Heat the oven to 400°F. In a large bowl, combine the oats, brown sugar, flour, salt and zest. Add the melted butter and stir to mix. Reserve. Place the berries in a 2-quart baking dish, and sprinkle with sugar, arrowroot or cornstarch, and vanilla. Toss gently to coat, until well combined. Crumble the oat mixture over the berries in the dish. Bake for 25 minutes, or until the topping is golden and the juices are thick and bubbly all the way around the dish. Let cool on a rack for 5 minutes before serving.

Serving Suggestion

Vary the flavors by adding a teaspoon of cinnamon to the topping, or change the balance of berries in the mix. Substitute a gluten-free flour blend if you prefer. Serve this warm with a scoop of ice cream and you can't miss.

 

Authored by Robin Asbell. Reprinted by permission from StrongerTogether.coop. Find articles about your food and where it comes from, recipes and a whole lot more at www.strongertogether.coop

Goddess Chickpea Salad with Kale

Creamy and crunchy this salad is packed with protein. Enjoy by itself or stuffed in a whole wheat pita. If you don’t have green goddess dressing on hand, substitute your favorite dressing. 

Meal prep trick: place the dressing at the bottom of the mason jar, top with salad to avoid soggy greens.   Photo Credit:  Food, Pleasure & Health

Meal prep trick: place the dressing at the bottom of the mason jar, top with salad to avoid soggy greens.

Photo Credit: Food, Pleasure & Health

Ingredients

  • 1 can chickpeas, drained
  • 1 cup packed thinly shredded kale
  • 1 cup cherry tomatoes, halved
  • 1/4 cup slivered red onions
  • 1/4 cup green goddess salad dressing
  • Salt and pepper, to taste

Preparation

  1. In a large bowl, combine the chickpeas, kale, cherry tomatoes and red onions. Pour the green goddess dressing over the mixture and toss to coat.
  2. Grind fresh black pepper over it all and mix, then taste and add salt if desired. Serve immediately, or store, tightly covered for up to a week in the refrigerator.

Serving Suggestion

This salad is also delicious wrapped in a tortilla or stuffed in a whole wheat pita. If you don’t have green goddess dressing on hand, substitute your favorite dressing.

Moroccan Carrot Radish Salad

Shredded salads are incredibly quick and easy, when you use the food processor. In this one, the peppery kick of radishes and sweet crunch of carrots are enhanced with the tangy lemon dressing. Sort through the radish leaves, discarding any wilted ones, and chop the good ones to toss with the salad.

Moroccan Carrot Salad

Ingredients

  • 4 large carrots
  • 4 large red radishes
  • Radish leaves, chopped, or spinach
  • 3 tablespoons fresh lemon juice
  • 1 tablespoon honey
  • 1/2 teaspoon cumin
  • 1/2 teaspoon cinnamon
  • 1/2 teaspoon salt
  • 2 tablespoons extra virgin olive oil
  • 1/4 cup toasted pumpkinseeds
  • 1/4 cup toasted, unsalted peanuts (optional)
  • 2 ounces crumbled feta cheese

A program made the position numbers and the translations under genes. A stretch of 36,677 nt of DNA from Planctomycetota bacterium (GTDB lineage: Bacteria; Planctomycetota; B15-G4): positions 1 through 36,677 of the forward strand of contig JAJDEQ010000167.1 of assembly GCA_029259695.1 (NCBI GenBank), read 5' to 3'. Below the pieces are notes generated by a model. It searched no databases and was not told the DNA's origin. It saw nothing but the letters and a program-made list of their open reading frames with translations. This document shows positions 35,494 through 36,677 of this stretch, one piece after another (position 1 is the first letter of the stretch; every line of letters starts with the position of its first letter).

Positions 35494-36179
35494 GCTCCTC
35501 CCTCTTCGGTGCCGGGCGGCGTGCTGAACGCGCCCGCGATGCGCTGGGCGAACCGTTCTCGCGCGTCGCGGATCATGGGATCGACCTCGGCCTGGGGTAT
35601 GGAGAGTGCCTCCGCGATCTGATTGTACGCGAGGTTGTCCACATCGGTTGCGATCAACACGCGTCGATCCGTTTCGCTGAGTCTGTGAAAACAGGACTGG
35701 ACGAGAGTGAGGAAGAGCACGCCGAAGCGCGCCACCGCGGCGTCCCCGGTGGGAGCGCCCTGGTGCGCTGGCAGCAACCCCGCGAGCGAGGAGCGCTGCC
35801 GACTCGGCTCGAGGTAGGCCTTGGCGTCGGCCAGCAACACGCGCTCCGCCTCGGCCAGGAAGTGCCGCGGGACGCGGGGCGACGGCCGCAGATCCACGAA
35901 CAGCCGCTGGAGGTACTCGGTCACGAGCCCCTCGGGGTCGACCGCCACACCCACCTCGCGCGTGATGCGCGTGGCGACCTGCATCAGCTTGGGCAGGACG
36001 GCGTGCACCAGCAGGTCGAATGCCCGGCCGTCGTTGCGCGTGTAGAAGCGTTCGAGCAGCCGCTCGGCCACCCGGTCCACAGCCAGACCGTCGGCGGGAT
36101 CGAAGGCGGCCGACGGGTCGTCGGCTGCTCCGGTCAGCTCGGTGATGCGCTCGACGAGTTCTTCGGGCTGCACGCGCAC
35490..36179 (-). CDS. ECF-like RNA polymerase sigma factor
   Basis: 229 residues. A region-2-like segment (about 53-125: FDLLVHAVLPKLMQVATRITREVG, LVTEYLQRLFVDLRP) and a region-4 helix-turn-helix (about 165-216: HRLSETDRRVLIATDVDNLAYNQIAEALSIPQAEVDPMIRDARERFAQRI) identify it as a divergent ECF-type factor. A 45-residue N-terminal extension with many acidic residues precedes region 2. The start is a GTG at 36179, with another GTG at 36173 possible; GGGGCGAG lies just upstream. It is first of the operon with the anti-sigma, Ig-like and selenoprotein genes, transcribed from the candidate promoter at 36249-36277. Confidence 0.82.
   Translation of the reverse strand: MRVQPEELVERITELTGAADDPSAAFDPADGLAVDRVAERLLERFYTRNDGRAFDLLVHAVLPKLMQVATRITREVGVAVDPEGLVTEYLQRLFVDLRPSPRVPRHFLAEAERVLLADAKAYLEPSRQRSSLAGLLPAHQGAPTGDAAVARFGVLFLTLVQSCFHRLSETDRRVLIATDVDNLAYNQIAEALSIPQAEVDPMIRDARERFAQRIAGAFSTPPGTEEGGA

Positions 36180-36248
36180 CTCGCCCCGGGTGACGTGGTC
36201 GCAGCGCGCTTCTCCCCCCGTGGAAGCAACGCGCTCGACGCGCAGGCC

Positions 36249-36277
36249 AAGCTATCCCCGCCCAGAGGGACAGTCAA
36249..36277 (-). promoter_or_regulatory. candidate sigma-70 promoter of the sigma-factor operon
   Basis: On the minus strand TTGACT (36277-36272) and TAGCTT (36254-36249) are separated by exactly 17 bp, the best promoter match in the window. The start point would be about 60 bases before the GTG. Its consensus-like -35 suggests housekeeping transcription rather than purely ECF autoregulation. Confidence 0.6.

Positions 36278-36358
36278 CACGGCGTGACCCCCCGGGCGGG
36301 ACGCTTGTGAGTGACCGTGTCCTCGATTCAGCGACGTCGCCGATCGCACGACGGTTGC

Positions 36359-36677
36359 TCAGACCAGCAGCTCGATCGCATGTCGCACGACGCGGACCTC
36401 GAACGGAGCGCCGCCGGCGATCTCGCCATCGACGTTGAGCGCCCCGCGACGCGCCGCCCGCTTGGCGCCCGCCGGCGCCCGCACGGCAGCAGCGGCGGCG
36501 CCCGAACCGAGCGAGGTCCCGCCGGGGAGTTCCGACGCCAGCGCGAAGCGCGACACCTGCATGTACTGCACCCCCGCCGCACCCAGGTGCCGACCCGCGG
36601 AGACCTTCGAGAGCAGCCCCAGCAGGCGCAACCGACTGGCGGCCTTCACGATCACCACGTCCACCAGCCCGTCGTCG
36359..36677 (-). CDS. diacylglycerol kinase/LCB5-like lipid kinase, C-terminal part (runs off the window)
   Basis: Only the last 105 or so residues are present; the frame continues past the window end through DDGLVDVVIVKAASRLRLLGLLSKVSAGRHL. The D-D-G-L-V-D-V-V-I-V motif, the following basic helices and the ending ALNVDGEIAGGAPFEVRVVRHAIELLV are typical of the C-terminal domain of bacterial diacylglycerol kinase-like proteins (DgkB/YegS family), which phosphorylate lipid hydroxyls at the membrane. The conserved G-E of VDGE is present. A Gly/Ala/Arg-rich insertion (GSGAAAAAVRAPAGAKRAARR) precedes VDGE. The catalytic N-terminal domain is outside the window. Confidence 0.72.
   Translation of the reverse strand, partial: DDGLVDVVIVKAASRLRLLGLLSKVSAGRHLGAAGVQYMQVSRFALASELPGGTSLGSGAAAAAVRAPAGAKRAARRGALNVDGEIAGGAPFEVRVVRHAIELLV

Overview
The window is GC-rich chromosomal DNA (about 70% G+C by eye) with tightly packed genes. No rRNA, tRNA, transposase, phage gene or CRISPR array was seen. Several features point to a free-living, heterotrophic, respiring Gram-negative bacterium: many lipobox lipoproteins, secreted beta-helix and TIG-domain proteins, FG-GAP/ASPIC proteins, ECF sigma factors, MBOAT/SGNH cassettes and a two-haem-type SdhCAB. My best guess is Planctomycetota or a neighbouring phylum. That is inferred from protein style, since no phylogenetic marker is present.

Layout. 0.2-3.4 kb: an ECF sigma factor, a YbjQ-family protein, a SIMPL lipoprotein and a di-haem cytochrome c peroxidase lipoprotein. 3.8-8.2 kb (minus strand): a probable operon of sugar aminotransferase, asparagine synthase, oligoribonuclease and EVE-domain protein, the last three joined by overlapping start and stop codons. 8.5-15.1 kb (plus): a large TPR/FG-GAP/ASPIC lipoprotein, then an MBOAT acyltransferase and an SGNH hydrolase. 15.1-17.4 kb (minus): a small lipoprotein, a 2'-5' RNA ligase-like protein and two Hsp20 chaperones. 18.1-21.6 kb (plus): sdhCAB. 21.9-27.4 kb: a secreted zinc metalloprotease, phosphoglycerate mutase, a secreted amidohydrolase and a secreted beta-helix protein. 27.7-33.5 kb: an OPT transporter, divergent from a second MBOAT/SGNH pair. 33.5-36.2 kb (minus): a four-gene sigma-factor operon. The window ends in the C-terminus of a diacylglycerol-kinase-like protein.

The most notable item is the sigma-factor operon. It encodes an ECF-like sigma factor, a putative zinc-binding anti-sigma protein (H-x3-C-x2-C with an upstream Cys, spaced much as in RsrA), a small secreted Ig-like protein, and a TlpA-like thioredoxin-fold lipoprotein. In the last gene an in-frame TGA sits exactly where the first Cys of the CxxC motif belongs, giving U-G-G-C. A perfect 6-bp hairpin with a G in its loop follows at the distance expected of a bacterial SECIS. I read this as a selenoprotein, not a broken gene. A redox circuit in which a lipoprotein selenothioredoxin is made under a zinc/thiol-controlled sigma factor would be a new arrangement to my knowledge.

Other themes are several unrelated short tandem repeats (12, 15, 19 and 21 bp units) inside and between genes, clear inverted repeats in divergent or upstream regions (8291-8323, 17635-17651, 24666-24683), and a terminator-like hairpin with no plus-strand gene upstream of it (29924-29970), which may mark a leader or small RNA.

Preparation

Grate the carrots and radishes coarsely. Wash and sort the radish leaves, and chop or julienne. Put them in a bowl. In a small bowl, whisk the lemon juice and cumin, cinnamon, and salt. Whisk in the olive oil gradually. Pour the dressing over the carrots and toss to mix. Just before serving, add the pumpkinseeds, peanuts, and feta cheese and toss.

 

Authored by Robin Asbell. Reprinted by permission from StrongerTogether.coop. Find articles about your food and where it comes from, recipes and a whole lot more at www.strongertogether.coop

Local Foraging in the Kitchen: Morels, Ramps, Nettles and Dandelion Greens

The sun is out and the temperatures are high! Let’s get wild. Try this morel dish recipe or read on for more tips about cooking these foraged plants.

Mette Nielsen

Mette Nielsen

Sauteed Morel Mushrooms

Morels are distinctly delicious and super easy to prepare, be sure to cook them long enough. The season is very short and they can be pricy so I often add a few cultivated mushrooms into the mix – crimini, oyster, shiitake.

Ingredients

  • 1 tablespoon unsalted butter
  • 8 ounces mixed mushrooms, cleaned and dried
  • 2 shallots, minced
  • ¼ cup dry white wine
  • 2 teaspoons minced fresh thyme
  • 1 tablespoon minced fresh parsley
  • Salt and freshly ground black pepper

Preparation

To prepare morels, trim, split in half and dip quickly in salted water and then pat thoroughly dry with clean dish cloth or paper towels. Melt the butter in a large heavy skillet over medium heat until it begins to foam. Add the mushrooms and shallots and cook, stirring occasionally, until well-browned, about 4 to 6 minutes. Then stir in the wine and the herbs. Continue cooking until the liquid becomes a glaze.

Ramps

These wild leeks are fragrant members of the lily family. Foragers swear you can smell leeks when you step on them, so that they announce themselves, and easy to find. Use ramps as you would leeks and shallots. They’re great in sautés, soups, stir-fries, scrambled eggs.

Nettles